The cells are then added next into the hydrogel and over time, the already embedded peptides will diffuse or seep into the cells and get them to proliferate and eventually disintegrate the hydrogel matrix and leave a cartilage matrix in its place.
They get it right in focusing mainly on the need to have the chondrocytes that they transplanted to focus mainly on multiplication/division/proliferation. To make sure that the cells are doing this, they need to add growth stimuli. One of the growth stimuli that they have found from their research which works is an adhesive substrate, at least for mammalian cells. They wanted to test the idea of taking a high density of these adhesive ligands, which are synthetic peptides containing that RDG amino acid sequence, and getting them to bond to the chondrocytes and obsteoblast’s membrance surface. It seems that the specific type of peptide sequence can specify the mechanism of cell adhesion. If the RGD ligands are at the right density, they can promote the proliferation of various types of cells in vitro.
The introduction is concluded by the researchers stating that growing bones which are going through the endochondral ossification process has never been successfully created. It seems that they may be the first group of researchers that have succeeded and published a paper showing their results.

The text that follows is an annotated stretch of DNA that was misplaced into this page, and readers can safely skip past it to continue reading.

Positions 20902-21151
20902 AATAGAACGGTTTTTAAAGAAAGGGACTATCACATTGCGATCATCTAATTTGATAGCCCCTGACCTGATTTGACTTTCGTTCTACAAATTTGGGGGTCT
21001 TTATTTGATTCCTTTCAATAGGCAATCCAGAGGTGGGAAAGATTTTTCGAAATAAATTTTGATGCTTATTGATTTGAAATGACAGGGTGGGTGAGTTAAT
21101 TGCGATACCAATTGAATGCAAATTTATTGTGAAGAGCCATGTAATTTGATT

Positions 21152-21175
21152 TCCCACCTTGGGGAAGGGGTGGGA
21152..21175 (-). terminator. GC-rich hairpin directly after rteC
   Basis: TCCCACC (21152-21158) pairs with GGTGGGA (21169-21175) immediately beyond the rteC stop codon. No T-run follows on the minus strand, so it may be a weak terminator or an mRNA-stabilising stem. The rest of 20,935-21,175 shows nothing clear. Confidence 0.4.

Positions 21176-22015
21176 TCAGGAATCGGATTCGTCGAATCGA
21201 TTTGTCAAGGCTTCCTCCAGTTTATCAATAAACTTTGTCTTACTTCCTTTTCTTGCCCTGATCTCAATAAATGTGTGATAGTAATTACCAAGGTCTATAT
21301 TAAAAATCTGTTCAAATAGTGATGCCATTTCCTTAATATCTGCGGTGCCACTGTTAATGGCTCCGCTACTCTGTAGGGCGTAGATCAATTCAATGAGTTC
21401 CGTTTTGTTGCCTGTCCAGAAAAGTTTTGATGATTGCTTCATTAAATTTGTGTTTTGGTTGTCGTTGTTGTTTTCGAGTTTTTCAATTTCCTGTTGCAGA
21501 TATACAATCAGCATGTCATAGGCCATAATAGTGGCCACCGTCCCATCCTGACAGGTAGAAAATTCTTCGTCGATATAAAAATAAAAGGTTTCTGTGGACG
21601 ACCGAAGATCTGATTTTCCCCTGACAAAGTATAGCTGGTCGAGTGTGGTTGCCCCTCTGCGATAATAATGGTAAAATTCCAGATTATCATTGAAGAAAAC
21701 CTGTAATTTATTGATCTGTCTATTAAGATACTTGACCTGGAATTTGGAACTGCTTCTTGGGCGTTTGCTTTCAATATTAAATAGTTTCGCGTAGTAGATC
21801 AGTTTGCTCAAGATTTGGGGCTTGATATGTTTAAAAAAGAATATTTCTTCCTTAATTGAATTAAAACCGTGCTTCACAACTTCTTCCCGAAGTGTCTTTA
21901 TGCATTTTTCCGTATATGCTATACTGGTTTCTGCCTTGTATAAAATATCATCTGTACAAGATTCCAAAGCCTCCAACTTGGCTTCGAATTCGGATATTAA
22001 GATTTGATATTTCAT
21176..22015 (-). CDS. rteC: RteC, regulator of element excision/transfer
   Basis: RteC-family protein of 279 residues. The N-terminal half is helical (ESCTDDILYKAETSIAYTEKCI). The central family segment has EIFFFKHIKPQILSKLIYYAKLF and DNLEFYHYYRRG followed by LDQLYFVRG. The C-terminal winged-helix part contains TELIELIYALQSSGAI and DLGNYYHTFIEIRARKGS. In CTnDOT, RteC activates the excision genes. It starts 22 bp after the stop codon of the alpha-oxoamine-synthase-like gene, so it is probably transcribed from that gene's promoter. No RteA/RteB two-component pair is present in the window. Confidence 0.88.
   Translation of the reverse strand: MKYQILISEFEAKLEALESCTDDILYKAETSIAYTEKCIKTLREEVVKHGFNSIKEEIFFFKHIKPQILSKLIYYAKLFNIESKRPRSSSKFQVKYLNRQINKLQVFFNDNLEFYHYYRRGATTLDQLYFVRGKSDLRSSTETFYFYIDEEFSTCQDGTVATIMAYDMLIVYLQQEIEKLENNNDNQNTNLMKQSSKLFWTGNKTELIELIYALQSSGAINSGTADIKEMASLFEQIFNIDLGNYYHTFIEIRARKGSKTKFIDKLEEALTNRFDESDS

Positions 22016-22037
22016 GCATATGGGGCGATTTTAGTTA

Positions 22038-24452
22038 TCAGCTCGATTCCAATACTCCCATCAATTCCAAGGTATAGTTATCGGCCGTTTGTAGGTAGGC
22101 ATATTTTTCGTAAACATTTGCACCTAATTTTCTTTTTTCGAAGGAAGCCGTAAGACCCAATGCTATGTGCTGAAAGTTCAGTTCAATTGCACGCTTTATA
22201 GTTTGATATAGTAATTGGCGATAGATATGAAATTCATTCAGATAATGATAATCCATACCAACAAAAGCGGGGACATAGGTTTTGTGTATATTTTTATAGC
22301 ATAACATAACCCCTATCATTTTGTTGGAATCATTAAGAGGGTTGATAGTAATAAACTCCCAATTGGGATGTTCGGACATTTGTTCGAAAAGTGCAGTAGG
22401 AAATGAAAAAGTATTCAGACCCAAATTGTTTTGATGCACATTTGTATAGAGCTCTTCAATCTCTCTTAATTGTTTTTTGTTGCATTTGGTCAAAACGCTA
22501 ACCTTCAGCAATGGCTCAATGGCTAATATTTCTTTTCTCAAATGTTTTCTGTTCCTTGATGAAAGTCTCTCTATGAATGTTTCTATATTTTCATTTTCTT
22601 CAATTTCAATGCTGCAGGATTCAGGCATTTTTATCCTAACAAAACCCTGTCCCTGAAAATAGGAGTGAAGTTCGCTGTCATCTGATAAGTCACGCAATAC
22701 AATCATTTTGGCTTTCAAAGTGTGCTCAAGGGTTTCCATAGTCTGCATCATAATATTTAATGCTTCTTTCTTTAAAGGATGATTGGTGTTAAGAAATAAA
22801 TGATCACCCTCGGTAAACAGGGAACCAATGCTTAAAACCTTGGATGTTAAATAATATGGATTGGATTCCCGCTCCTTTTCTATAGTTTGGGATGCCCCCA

Results and Discussion, Part 1 -(By the researchers, In the article)
To test first if a growing cartilaginous tissue could be engineered, as a first step to engineering growing bony tissues, RGD-modified and unmodified alginate hydrogels were used to transplant isolated chondrocytes into mice for periods from 6 to 25 weeks. Gross examination of explanted tissues revealed that only implants combining chondrocytes with RGD-alginate demonstrated convincing characteristics similar to native cartilage (e.g.,pearly white opalescence, firm to palpation) (Fig. 1a and b). Furthermore, tissues engineered with the RGD-modified alginate increased significantly in mass (Fig. 1c) and size over time. Quantification of the cell number in these tissues indicated a continued increase in cell number over time (data not shown), supporting the gross observation of extensive tissue growth.